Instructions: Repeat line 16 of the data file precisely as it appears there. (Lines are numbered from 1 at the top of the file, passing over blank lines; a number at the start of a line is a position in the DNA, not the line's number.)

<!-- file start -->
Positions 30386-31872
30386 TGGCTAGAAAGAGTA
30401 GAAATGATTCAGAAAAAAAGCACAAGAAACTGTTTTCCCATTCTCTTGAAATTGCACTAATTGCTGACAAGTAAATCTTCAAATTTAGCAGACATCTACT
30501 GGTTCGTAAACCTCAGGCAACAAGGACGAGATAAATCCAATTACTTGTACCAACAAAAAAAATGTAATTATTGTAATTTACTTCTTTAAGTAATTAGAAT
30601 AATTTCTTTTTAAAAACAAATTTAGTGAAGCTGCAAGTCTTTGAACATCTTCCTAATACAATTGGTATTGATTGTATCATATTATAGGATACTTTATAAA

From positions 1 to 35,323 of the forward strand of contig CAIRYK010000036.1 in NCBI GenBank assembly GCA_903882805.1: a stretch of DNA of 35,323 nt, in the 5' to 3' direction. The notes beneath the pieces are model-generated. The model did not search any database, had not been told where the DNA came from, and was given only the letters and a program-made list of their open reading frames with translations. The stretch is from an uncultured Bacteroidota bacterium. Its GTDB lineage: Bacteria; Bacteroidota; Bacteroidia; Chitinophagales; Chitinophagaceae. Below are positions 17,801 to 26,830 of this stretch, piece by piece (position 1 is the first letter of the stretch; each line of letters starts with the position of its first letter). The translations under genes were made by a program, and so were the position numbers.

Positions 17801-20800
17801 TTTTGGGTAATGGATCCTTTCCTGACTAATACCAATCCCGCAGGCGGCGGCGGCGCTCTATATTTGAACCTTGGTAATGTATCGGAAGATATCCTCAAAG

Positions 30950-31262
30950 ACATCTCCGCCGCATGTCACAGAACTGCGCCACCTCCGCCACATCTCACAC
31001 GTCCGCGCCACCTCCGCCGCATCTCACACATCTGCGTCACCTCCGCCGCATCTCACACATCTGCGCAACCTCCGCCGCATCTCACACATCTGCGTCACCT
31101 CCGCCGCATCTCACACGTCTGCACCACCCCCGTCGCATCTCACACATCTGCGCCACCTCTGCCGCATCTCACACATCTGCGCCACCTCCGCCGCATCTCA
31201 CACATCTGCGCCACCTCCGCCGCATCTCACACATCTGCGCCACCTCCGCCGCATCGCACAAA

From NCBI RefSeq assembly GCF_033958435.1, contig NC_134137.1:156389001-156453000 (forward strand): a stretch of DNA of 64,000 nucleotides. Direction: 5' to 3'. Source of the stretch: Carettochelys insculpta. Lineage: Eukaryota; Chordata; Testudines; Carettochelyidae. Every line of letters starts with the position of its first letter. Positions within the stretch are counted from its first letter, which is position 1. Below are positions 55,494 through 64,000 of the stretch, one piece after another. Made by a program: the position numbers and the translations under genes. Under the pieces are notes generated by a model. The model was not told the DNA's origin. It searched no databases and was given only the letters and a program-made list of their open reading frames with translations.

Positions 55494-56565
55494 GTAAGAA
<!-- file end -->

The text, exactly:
55494 GTAAGAA